What follows is an article that was placed in the Irish Times newspapers on the 9th of May, 2008. It talks about the IrishDolphins International Conference in support of interactive dolphins and the motivations we had in organising that conference. As far as I know it is the most positive article in support of interactives that I have read in popular media in Ireland at least. Maybe there is change in the air...
Hooked by dolphins
An international conference in Dingle may throw some light on why dolphins choose so readily to communicate with humans, writes Sharon Ní Chonchúir
A SOLITARY FIGURE swims from the shore as dawn breaks over the bay. A dorsal fin appears in the water. Fungie, one of the world's most famous interactive dolphins, approaches and, before long, this unusual pair - human and wild creature - are playing together in the open sea.
"On safari in Africa, you don't expect a lion to trot up and say 'hello'," says Graham Timmins, who was once that very swimmer. "Nor do eagles perch on your arm. But this is exactly what happens with interactive dolphins. They are genuinely interested in communicating with us."
Why do they choose to communicate? And what can such interaction teach us about communication between species? These questions and more will be up for discussion at the Irish Dolphins International Conference in support of Interactive Dolphins to be held in Dingle from Monday to Wednesday next week. The first conference of its kind in the world, it's being organised by Graham and fellow dolphin enthusiast Keith Buchanan. "This is the first ever event specifically about interactive dolphins," explains Keith. "We don't know what is going to come out of it, but it will be interesting to discuss what's happening in the meeting between the two species."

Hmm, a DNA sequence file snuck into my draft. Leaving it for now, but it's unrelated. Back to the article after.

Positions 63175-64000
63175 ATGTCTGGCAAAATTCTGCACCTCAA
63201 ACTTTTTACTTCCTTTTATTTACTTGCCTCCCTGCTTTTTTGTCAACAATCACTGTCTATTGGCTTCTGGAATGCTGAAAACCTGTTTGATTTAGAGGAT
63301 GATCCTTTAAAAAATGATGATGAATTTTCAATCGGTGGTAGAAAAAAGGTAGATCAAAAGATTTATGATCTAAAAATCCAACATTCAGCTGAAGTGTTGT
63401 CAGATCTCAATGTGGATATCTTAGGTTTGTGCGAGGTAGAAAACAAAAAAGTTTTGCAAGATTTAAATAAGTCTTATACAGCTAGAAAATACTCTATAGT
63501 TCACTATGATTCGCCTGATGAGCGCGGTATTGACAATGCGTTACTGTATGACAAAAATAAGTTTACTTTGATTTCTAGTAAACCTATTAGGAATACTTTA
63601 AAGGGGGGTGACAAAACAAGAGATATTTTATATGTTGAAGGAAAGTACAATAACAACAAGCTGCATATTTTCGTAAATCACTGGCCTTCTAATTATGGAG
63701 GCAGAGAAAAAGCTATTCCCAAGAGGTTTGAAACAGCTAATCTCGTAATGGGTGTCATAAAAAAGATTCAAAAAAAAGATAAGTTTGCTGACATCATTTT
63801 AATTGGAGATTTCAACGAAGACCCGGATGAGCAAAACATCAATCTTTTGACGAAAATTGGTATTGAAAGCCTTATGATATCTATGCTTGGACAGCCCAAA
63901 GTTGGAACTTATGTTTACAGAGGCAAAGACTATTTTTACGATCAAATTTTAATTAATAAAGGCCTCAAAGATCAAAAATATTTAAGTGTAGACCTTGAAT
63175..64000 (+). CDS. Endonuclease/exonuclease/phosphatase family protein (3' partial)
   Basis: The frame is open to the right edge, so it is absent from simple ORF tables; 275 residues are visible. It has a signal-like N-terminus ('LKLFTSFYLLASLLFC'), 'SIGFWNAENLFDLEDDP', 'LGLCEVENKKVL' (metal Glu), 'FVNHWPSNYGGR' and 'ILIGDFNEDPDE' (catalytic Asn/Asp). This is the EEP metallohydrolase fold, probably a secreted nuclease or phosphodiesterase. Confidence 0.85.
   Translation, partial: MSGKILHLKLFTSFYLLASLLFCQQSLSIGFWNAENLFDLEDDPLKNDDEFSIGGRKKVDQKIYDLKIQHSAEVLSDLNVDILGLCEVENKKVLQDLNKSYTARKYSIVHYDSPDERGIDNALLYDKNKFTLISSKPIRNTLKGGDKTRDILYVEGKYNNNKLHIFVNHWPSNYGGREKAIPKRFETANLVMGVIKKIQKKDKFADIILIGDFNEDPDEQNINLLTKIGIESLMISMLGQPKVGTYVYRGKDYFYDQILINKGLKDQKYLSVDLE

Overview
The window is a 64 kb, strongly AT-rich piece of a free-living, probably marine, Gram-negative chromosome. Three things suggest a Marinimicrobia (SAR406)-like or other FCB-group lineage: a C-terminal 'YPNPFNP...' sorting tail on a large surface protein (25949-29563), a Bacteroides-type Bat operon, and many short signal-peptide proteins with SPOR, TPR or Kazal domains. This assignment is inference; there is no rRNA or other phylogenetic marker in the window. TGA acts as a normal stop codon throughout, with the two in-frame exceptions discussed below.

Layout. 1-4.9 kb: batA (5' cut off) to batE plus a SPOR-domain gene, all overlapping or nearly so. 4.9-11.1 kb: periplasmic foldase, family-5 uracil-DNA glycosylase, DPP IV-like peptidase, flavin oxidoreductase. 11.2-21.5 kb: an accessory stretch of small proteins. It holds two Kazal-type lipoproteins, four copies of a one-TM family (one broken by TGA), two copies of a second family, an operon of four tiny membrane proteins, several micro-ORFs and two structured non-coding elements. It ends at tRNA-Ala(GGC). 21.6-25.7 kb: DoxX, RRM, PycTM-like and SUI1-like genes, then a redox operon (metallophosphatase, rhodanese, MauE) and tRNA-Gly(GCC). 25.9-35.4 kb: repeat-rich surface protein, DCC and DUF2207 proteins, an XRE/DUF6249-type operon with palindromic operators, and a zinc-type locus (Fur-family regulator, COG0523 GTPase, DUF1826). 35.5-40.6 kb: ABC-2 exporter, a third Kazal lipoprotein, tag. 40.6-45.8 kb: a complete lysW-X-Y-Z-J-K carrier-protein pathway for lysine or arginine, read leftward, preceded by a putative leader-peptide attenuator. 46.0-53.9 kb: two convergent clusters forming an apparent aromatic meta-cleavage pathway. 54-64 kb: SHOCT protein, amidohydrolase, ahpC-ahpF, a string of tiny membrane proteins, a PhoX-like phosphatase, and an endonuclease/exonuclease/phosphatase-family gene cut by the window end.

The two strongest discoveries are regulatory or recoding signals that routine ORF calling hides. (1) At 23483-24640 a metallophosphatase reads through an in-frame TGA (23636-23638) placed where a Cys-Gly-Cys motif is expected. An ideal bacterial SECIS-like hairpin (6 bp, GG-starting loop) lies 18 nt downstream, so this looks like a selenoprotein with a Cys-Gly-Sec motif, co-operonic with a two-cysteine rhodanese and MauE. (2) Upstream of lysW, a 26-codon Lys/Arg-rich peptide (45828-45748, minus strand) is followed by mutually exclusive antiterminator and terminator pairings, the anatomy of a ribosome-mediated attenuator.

Keith and Graham's decision to hold the conference stems from the relationship they developed with Fungie. Keith was always fascinated by the dolphins he would see in his native South Africa. Then, while living in London in the late 1980s, he heard about Fungie's arrival in Dingle and came to visit. In 1992, he moved there in order to be able to swim with the dolphin more often.
"Swimming with a wild dolphin in a wild environment is an incredibly positive experience," he says.
Graham, originally from Shropshire in the UK, fell for Fungie in a similar way. "Before Fungie, I didn't know there was such a thing as dolphins you could swim with," he remembers. His first swim with Fungie was in 1989 and it proved so overwhelming that he moved to Dingle the following year.
"I'd swim with him every morning before work and again afterwards,"
says Graham. "It was a very intense time when it was possible to have a special relationship with Fungie." It's this relationship that so captivated Keith and Graham. "Fungie would recognise us," says Graham.
"He knew one person from another and would behave differently with different people."
In 2000, following several sightings of interactive dolphins off the west coast of Ireland, Graham and Keith decided to take their passion one step further. They set up a website, www.irishdolphins.com, dedicated to documenting the activities of these mammals.
"Dolphins that interact with people are rare," says Graham. "There are maybe 60 cases on record worldwide in the past 50 years and we had five in Ireland in 10 years - Dusty in Clare, Duggie off Tory Island, Venus off the Blasket Islands, Fungie and Dony. We realised something interesting was going on and wanted to record it."